*‘Chair Affair’, an upcycling workshop, is at the Hotel Meyrick, Galway, this Saturday, February 8

Fermoy upcycling shop breathes new life into old favourites

OLD louver doors reclaimed as photo display units, sash windows your grandmother might have had — these are some of the pieces that will take you down memory lane when you walk into Graham and Yvonne Farrar’s ReStore shop in Fermoy.

“People feel a great sense of nostalgia when they walk in. They see pieces they remember from their grandparents’ houses,” says Yvonne.

They opened the shop this August. Graham, with a background in fitting kitchens and floors, as well as in selling furniture, and Yvonne — whose experience is in design and marketing — were unexpectedly unemployed at the start of the summer.

“We decided we’d combine both our skills and the passion we each had for interiors,” says Yvonne. The business (upcycling furniture) is for the most part Graham’s, while she dips in and out, helping with colour and design. In this recession, she says people are making the best of what they have. “There’s great interest in the idea of re-purposing, in the revival of anything that’s vintage or retro.”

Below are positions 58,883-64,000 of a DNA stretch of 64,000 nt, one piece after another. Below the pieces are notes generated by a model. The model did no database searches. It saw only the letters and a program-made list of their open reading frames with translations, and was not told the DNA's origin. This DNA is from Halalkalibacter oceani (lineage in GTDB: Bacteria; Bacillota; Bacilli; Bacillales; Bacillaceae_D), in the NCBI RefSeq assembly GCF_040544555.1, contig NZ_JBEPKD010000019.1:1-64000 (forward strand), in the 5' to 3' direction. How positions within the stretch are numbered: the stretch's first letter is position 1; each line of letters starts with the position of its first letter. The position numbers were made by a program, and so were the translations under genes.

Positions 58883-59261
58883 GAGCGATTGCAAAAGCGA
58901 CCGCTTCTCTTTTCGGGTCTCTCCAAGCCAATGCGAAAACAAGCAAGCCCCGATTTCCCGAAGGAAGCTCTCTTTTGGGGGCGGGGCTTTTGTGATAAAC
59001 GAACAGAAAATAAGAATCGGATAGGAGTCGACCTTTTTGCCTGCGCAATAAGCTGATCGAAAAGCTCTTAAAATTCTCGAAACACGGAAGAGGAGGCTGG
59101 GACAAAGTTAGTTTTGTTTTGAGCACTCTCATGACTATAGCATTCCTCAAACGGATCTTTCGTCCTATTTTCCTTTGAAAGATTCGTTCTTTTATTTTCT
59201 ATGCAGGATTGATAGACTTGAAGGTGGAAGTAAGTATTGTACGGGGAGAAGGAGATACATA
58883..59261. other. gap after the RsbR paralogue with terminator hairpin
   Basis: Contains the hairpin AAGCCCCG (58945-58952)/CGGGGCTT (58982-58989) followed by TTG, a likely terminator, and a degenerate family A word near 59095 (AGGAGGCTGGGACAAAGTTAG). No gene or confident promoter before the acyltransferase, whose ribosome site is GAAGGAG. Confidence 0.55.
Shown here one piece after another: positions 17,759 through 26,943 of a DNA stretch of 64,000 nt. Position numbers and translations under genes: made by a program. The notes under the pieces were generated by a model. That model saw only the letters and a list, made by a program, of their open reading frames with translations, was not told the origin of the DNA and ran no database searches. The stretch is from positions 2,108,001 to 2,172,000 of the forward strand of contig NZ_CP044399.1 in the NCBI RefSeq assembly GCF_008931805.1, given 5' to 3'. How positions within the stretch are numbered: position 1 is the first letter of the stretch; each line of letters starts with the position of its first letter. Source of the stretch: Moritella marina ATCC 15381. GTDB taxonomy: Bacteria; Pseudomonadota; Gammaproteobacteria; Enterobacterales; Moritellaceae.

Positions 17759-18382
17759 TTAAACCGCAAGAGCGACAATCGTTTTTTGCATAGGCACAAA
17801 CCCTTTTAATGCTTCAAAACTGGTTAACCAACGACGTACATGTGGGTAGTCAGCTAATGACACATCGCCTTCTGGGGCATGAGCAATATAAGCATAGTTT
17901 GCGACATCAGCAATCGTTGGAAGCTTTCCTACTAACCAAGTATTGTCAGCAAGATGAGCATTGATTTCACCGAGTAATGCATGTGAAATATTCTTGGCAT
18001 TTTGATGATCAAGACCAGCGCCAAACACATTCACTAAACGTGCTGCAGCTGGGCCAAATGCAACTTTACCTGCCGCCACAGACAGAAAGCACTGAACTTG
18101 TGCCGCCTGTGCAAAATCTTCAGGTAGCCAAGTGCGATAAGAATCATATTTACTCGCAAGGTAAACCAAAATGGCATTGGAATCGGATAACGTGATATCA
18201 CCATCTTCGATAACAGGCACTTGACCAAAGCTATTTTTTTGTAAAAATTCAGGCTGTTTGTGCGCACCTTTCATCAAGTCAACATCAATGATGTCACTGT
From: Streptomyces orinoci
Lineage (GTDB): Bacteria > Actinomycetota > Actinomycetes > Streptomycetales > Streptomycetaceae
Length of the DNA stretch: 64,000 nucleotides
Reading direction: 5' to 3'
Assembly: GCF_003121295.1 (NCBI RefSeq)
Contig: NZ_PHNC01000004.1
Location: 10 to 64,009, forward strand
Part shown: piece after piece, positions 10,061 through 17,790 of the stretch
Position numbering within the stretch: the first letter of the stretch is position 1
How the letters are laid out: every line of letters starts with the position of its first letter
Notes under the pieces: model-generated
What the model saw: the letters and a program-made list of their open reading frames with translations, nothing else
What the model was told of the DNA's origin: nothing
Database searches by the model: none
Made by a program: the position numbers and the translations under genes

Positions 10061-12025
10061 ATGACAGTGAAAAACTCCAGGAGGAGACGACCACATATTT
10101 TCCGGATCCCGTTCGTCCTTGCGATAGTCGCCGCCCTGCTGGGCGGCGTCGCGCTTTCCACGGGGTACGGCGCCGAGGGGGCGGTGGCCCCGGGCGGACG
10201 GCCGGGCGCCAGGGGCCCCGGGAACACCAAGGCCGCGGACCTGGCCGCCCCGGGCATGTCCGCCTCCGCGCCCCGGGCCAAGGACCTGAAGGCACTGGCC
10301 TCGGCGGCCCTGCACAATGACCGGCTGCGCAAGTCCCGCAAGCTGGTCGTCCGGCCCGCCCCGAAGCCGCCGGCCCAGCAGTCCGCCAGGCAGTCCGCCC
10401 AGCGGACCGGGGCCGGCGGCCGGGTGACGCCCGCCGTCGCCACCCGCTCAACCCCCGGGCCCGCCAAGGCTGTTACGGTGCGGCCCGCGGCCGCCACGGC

Among items they’ve up-cycled are:

* Teak garage door, from their home, transformed into shop counter. “The door was beaten and weathered. It had been outside, under a lean-to, for five years.” Transformation included painting it with chalk paint and distressing it (purposely ageing it by sanding it back).

* 1950s TV cabinet that had seen “a fair amount of use (it had ring marks on top and scratches)” was re-purposed as a retro yellow cabinet, which a customer bought for her bedroom on the day the shop opened. Work involved sanding it to remove wear and tear, priming and under-coating it. “We used spray paint. The original, brass handles were a floral design. We polished them and removed any rust.”

* 1950s dressing table was turned into a sideboard in various blue shades. “We removed the mirror, painted the drawers, which were in good condition, and kept the original knobs and handles.”

* Email